Graham Wooden

Diary of a Serial Geek

The final day of Linux Expo ’99 had already worn out its welcome when our private Planet Red Hat party kicked off Saturday night. We arrived — five “geeks,” a reporter from Linux Magazine, and myself — ready to encounter a realm beyond our imagination.


The Red Hat party truthfully lived up to my expectations. I got to shake hands with people I have only read about: Dr. Mike from RHAD and Robert Young, CEO of Red Hat, just to name a few. Sure, 99 percent of the attendees mingle with these people on a daily basis,but I was in a personal Linux heaven.

About 12:30 a.m., now Sunday, the party got broken up, and we were forced to begin our trek to Wilmington Beach, N.C. Don’t get me wrong, after mingling and partying on my feet all day, I was itching to log into the wireless T1 awaiting us. After a far-from-unanimous road vote, we decided to hit a very crowded International House of Pancakes, where we barely squeezed our motley crew into a booth. I ordered two eggs with orange juice, and reflected on the buzzing late-night oasis.

Some time after docking at IHOP, things turned ugly with Jason, a traveling journalist in our camp. We gave Jason hell from the moment we met him. He is a guest on our adventure, and since Red Hat is supplying only enough beds for the geeks,we decided to banish him to the beach and nickname him “couch boy.” During the course of the day, he had been introduced to every big wig within earshot not as Jason, but as “couch boy.” Finally, he snapped. He blew up, right outside IHOP. I suppose I can commiserate. I personally wouldn’t want to be introduced as “couch boy” to the CEO of Red Hat.

Regardless, “couch boy” decided that he couldn’t drive, and I happily agreed. At roughly 2:15 a.m. I threw in a Bloodhound Gang CD, and we took off for the beach!

We arrived in Wrightsville after 4 a.m., and let out a collective ‘aaahhhhhh’ when we pulled into the driveway. This pad is huge! The house has four main floors, a hot tub, a pool, and an elevator (which came in handy when moving the 100-pound Toshiba video decoder server for the RealVideo!).

So, what hedonistic impulses did we succumb to upon our arrival in Eden? 1. Sleep? (Most of us hadn’t closed our eyes in nearly 24 hours.) 2. Unpack and explore? 3. Gorge? 4. Prepare our LAN for the wireless T1?


You are a true computer geek if you chose option number four. Tim, Paul, Kristina, and I burned the midnight oil and got the network set up. By the way, mad props go out to Linux Hardware for all the hardware they donated. Their representative, Kip, was really cool for letting us use the hardware and for carting in the extra supplies weneeded.

We experienced some trouble at first due to the fact that our T1 came with no documentation or explanation. No IPs, no DNS numbers, no gateway. After tinkering around a bit, we found some traffic coming over the T, so we spoofed the IPs to get out. After roughly two hours, we found out that everything was running on DHCP. A few commands later, and BOOM, we were up. At that time, I decided to sleep. That lasted about 10 minutes.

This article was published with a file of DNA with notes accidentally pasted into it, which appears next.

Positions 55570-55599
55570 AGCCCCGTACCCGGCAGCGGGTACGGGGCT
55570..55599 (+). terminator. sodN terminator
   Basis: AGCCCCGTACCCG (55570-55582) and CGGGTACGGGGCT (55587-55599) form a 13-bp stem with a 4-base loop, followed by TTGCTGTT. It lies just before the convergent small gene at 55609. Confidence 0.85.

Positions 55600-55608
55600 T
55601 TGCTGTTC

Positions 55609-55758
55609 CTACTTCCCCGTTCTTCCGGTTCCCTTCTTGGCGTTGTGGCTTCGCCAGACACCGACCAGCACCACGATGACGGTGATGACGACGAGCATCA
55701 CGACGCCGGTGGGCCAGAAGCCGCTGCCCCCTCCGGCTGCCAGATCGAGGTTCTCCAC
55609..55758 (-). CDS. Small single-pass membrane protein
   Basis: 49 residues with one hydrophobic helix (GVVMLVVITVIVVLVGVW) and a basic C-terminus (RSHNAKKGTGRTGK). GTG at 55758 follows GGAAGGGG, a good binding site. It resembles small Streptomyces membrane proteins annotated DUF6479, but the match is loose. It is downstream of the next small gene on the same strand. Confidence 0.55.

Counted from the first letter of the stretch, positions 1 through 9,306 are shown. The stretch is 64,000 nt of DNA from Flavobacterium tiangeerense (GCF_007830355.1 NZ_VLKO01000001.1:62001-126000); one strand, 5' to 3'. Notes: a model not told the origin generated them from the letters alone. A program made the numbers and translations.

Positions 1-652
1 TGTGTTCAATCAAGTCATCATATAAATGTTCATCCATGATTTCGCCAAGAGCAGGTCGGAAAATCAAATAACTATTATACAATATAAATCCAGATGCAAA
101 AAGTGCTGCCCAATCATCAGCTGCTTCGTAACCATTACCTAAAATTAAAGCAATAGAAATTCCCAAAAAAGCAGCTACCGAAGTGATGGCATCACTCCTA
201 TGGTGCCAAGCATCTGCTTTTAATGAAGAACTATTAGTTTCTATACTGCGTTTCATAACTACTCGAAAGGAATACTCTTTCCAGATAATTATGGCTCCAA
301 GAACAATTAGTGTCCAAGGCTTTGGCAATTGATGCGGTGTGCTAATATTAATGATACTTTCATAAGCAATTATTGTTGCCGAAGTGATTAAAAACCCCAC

Red Hat canceled our plans for the day out of kindness and regard for our sleep schedules. Shortly after noon, however, we decided to head out for lunch. We snacked at a local deli then Tim and the girls decided to browse for sunglasses. Paul, Phil, Jason, and I walked to beach, but after five minutes of sand, water, and bikinis, we cravedmore stimulation. The geeks opted to stick with our original schedule for Day One, and drove to a nearby film and television production studio called Screen Gems. The tour was cool, but now I feel compelled to watch “Dawson’s Creek.”

Following the studio excursion, we ventured to the grocery store, which somehow morphed into a battle ground where I nearly witnessed needless geek bloodshed. Keep in mind that most of us (myself included) were going on 36 hours without sleep. For some reason, this gave us license to share our personal problems with every unsuspecting shopper in the place. So far on the trip, I have attempted to raisethe group’s spirits by acting goofy. My remedy apparently fails miserably when people simply want to stay in a bad mood. Fine by me. But I still don’t know why we need three different mayonnaise brands.

Thankfully, there was a caterer waiting for us back at the house. Ribs and chicken always provide quick Band-Aids.

Later in the evening, Red Hat took us on a supply run. I needed a power cable for my laptop, so I went along with Phil and Nikki, our resident Red Hat representative. Despite the fact that we stumbled through Wrightsville for three hours praying for a Wal-Mart and circling around in confusion, the three of us had a good time. Nikki has been really cool to us, and I enjoyed her company. Phil has beenreally cool, too. He and I are alike in many ways, which is really nice in a situation like this.


So, my first official day at Geek World ends on a high note. I returned to the beach house before midnight with a power cable in my hand, then called my wife, Bianca, and finally drifted off into a deep, well-deserved sleep.

Graham Wooden, Tridia (Atlanta, Georgia)

Tomorrow’s Diary